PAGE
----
The Future of the web

In this month’s Fortune Magazine, there is a great article on “Finding the next Google,” in which they talk about the next big thing on the web. They believe that Google rode the wave of finding to incredible profitability, realizing that people would use the web to find specific items or bits of information. The future, according to the article, is in discovery,that is showing you things based on your current likes and dislikes that you are not currently aware of but will probably be interested in.

The most obvious examples of success in the discovery space are sites like last.fm and pandora, who are both building extremely popular communities
around the concept of music recommendations (discovery). They know that if person A loves Jack Johnson and Dave Matthews, and person B loves Dave
Matthews then they will probably like Jack Johnson, and they’ll then play a song of Jack Johnson for person B. These optimized music introductions are incredibly effective at pushing your music limits very quickly because all the new songs you are exposed to have been carefully screened…by others.

This is also clear on Amazon.com, where they have watched the buying habits of others and have your buying history handy, so they can easily create targeted, automated product recommendations to you on the homepage instantly. This creates a far more effective landing pages, than just a bunch of categories or instant products. This is about personalization and automation.

I believe, as Fortune mentions, the next wave of the web lies in the ability to assist in targeted discovery. People want to explore the endless supply out there, but have no idea where to start. It’s extremely complicated to ever think of recommendation engines knowing if you like BMW’s then you’ll like Starbucks and Kenny G, but with enough connections (ie connections to your existing personality online…myspace, email, amazon account, last.fm account, ebay account) and enough computing power, it’s possible to start building comprehensive personal profiles, which in turn would allow for more and more relevant recommendations. Imagine taking it a step further and offering a last.fm like scrobbler, that sits in the background of your internet browsing quietly building an anonymous (anonymous in the sense that NO ONE ever would have access to it with your name on it…it would only be viewed by machines for the purpose of recommending things to you) profile that could offer you the perfect vacation designed just for you, the ski jacket you’d love, and a news site right up your alley. I’m in a situation where people are asking what I want for Christmas, and I really have no idea what’s even really out there. If had a stream of recommendations, it would be easy for me and everyone I want to share those recommendations with, to know instantly.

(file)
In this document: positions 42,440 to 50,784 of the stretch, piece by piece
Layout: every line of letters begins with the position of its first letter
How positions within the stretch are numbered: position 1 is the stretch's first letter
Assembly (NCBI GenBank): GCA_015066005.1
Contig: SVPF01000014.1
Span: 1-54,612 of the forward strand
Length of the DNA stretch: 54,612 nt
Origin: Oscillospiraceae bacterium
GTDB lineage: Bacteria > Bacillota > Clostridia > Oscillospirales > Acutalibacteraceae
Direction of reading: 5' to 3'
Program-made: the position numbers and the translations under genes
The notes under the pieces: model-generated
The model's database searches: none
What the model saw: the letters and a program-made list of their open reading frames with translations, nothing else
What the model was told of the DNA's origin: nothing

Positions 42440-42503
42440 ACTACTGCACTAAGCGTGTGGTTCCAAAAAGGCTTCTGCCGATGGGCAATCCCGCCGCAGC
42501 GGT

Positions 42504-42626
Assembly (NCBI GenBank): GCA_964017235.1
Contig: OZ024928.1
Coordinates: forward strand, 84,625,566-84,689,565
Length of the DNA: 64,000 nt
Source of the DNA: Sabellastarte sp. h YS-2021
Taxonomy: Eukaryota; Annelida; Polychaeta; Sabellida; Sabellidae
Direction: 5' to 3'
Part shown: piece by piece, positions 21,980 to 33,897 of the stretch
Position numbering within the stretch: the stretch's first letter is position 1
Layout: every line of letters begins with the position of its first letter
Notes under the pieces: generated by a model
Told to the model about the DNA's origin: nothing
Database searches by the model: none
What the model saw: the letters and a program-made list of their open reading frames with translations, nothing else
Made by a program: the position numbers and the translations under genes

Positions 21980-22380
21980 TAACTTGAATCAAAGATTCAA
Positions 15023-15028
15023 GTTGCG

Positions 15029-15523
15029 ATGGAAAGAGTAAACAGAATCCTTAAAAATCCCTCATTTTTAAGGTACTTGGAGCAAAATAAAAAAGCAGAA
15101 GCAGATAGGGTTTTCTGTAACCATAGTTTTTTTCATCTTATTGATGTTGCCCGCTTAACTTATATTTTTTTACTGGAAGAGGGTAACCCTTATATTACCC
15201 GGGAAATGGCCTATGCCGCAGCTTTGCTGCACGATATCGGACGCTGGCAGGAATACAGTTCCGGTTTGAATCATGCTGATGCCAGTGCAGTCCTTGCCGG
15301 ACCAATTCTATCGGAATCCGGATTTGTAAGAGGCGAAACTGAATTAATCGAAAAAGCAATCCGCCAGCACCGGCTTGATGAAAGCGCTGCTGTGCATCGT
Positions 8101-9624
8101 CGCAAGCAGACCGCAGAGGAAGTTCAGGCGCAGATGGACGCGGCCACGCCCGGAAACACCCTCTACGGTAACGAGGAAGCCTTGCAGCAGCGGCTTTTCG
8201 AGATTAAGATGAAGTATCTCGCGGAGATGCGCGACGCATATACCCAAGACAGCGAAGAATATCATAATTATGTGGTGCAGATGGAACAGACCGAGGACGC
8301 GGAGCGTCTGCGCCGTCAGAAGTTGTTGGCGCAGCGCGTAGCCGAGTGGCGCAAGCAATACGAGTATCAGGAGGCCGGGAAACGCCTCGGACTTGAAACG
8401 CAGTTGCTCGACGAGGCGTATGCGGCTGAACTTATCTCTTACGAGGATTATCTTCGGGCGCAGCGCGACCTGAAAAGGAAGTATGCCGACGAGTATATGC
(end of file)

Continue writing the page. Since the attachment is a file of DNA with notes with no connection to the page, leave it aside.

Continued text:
Another way these profiles could be built (and maybe this is why google is offering discounts to people using google checkout this holiday…to build a user base and profiles) would be to have access to, and analyze your real life spending. I would imagine that most purchases over $30 are made with a credit or debit card, which of course means they are entirely electronic and can therefore easily be analyzed for patterns, and used to build a preference profile around you. What if google check out was an easy, back end way of doing this? If they got enough people buying across all sorts of sites, they’d be able to start building recommendations as well. Or even more possible, would be someone partnering with a credit bureau to build personalized shopping recommendations based on current credit and past buying history…just rambling here.

It’s a scary tight rope to walk between big brother and making sense of all that is out there, but I think we’ll get there in a way that ultimately proves to be a major win/win for companies and consumers alike.

Another company moving into this space is Aggregate Knowledge, see them here.

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